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The Honolulu Advertiser
Posted on: Friday, January 22, 2010

Trash may pile up until March

By Gordon Y.K. Pang
Advertiser Staff Writer


To view and comment on the Hawaiian Waste System environmental assessment, go to www.regulations.gov/search/Regs/home.html#docketDetail?R=APHIS-2006-0172

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After first promising to begin shipping O'ahu's solid waste to the Mainland on Nov. 2, Hawaiian Waste System's first barge now isn't expected to leave Kalaeloa Harbor until late February or early March at the earliest.

That's what Hawaiian Waste Systems Chief Executive Jim Hodge told city Environmental Services Director Tim Steinberger during a 90-minute meeting yesterday.

Earlier this month, Hodge told the city he expected to begin shipping by Feb. 12. The company has now given the city nine different shipping dates starting with Nov. 2, according to city officials.

Hawaiian Waste Systems has a contract to accept 100,000 tons of municipal solid waste per year and ship it to a Washington state landfill.

The company began accepting trash at its Campbell Industrial Park compacting and baling facility last Sept. 28. But the waste has been piling up because the company has yet to obtain clearance from the U.S. Department of Agriculture's Animal and Plant Health Inspection Service, or APHIS, to ship the trash to an acceptable Northwest port.

The waste most of which is in shipping containers but some of which is not has drawn complaints about gnats and odors from neighboring businesses in Kalaeloa.


The state Department of Health has issued a letter of warning but no fines to the company reminding it to keep older bales in containers and exposed bales off the ground, Hodge said.

One sign of progress this week was that a notice of environmental assessment for the shipping plan was posted Tuesday in the Federal Register. That triggered a 30-day comment period during which the public can comment on the study.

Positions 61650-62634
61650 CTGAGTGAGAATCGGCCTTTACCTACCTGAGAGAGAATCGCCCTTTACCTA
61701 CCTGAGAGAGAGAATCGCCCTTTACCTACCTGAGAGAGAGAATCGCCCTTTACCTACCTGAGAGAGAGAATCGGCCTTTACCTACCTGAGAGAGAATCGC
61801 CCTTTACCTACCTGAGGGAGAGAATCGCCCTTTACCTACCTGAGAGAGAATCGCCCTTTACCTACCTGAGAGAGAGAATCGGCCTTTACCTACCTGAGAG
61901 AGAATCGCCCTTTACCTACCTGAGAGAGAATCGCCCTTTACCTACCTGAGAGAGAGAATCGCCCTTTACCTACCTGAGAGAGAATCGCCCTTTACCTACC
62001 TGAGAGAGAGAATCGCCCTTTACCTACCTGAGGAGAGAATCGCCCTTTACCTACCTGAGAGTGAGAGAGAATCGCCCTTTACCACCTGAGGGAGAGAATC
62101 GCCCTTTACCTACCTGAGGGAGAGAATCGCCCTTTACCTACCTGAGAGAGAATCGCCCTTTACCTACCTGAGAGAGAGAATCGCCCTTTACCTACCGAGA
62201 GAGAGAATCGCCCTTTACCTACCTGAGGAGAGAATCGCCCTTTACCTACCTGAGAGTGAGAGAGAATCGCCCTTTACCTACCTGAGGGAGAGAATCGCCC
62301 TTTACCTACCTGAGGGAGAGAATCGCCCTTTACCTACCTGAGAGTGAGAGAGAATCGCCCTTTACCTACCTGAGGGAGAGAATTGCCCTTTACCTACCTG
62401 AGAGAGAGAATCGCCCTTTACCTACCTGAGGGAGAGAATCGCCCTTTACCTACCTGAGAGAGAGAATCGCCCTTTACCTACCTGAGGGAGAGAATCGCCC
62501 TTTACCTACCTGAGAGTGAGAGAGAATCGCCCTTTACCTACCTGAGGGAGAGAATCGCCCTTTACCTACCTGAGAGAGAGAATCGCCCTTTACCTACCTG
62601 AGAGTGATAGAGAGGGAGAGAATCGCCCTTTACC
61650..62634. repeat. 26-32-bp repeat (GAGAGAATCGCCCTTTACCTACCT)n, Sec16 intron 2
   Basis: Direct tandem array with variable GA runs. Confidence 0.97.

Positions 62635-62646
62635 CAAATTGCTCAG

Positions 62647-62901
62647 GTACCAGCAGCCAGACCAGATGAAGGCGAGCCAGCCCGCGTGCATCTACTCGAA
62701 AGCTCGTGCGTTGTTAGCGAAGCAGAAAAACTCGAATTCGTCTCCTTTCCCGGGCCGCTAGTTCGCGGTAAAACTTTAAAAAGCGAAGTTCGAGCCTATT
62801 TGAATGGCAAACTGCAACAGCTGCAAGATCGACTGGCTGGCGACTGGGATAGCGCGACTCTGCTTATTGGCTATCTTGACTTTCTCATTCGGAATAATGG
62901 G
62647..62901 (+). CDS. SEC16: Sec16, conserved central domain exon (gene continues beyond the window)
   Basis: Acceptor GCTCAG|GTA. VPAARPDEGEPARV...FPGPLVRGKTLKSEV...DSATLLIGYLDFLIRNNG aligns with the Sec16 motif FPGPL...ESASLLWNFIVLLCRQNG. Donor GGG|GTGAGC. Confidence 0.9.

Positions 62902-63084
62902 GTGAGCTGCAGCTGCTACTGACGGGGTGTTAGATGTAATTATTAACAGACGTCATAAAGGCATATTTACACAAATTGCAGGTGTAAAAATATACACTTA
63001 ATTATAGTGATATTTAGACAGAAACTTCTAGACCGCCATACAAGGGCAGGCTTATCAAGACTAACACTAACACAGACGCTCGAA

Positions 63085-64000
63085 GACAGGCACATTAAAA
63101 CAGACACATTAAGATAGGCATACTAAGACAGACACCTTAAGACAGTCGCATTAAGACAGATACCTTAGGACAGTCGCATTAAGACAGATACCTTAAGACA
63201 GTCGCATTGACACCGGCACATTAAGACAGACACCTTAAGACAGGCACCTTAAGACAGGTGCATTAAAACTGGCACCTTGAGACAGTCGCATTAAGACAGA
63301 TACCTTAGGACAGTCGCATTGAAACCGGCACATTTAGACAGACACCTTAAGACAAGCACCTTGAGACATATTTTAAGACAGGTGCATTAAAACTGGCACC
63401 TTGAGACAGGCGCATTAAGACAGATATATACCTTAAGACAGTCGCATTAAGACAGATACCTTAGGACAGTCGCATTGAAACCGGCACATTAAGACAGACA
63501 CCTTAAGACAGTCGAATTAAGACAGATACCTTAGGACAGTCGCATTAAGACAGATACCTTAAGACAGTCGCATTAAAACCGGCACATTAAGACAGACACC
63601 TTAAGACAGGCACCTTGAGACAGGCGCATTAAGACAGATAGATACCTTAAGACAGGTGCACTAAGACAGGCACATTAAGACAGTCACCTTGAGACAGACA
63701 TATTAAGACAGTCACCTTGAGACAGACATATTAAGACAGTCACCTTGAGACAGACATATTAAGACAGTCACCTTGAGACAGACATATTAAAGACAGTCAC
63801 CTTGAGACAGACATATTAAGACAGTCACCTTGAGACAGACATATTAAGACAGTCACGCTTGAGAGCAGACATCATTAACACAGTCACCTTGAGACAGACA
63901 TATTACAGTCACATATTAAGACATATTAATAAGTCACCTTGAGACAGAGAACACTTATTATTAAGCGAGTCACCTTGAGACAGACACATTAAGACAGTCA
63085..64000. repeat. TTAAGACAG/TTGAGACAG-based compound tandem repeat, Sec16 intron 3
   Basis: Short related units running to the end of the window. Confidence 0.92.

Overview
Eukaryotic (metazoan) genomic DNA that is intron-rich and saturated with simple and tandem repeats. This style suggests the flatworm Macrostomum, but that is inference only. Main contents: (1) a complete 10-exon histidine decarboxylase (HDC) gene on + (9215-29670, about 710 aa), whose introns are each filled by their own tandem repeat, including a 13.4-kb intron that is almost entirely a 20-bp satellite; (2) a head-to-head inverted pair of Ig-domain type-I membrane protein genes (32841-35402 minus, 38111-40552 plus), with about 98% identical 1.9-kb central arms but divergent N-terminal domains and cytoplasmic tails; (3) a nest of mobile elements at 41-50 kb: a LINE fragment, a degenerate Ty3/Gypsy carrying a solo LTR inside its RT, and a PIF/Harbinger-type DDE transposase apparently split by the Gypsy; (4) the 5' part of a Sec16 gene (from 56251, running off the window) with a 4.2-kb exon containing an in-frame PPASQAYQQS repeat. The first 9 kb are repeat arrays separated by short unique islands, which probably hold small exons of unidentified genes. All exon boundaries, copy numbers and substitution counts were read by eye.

That process has to be completed before APHIS will approve the shipping plan in the form of a compliance agreement.

The company actually already has a compliance agreement to ship its waste directly to the Port of Roosevelt in Washington state, where the waste is to be buried. But the officials said the agreement requires the trash to be unloaded onto a stationary dock, and the port does not have one.

The current application for an amended agreement would allow the company to ship to ports in Rainier or Longview, Wash., or to Portland, Ore., and then complete the journey to Roosevelt by train or truck.

What happens after the 30-day period ends on Feb. 18 depends on what kind of feedback comes back, said USDA spokesman Larry Hawkins.

"It would depend on whether or not some issues are raised that may not have been adequately addressed in the environmental assessment," Hawkins said in a telephone call from the APHIS' Sacramento, Calif., office.

Under the best-case scenario for Hawaiian Waste Systems, a compliance agreement could be issued a few days after Feb. 18, Hawkins said.

Hodge told city officials yesterday that he expects to get the go-ahead either at the end of February or the beginning of March.

"I thought (the publishing in the Federal Register) would be out by the end of the year, and it didn't get out until (this week), but at least the clock is running now," Hodge said.

He estimated that the company has about 200 to 300 containers of trash in storage now.

Hawaiian Waste Systems recently asked the city to cut back the amount it delivers from 300 tons a day to 100, and the city complied.

"We have basically two barge-loads that we need to move right away, and we have made arrangements to move two barge-loads just as quickly after that date as we can," Hodge said.

Steinberger, however, said that company officials told him at yesterday's meeting that they they were still in negotiations with two shipping companies.

"Until the compliance agreement is issued and they have a shipper on contract, I'm still very concerned about the stockpiling of all the 'ōpala at Campbell Industrial Park," Steinberger said.


Asked what would happen if no trash has been shipped by the middle of March, Steinberger said the next step would likely need to be discussed with the state Health Department.

Hawaiian Waste Systems' contract requires the company to accept 100,000 tons of solid waste from the city each year at $99 a ton. But the city isn't required to pay for the service until it gets receipts proving the trash has been placed in a landfill.

APHIS is required to place in containers trash left exposed for 75 days or more.

Honolulu Councilman Donovan Dela Cruz said he's not happy that there's yet another postponement of the shipping date.

"It's been delay after delay after delay," said Dela Cruz, who wants an audit of the Hawaiian Waste Systems contract. "When you're dealing in any kind of contract, we want to proceed knowing that the vendor is capable of providing whatever service it is they're contracted to do."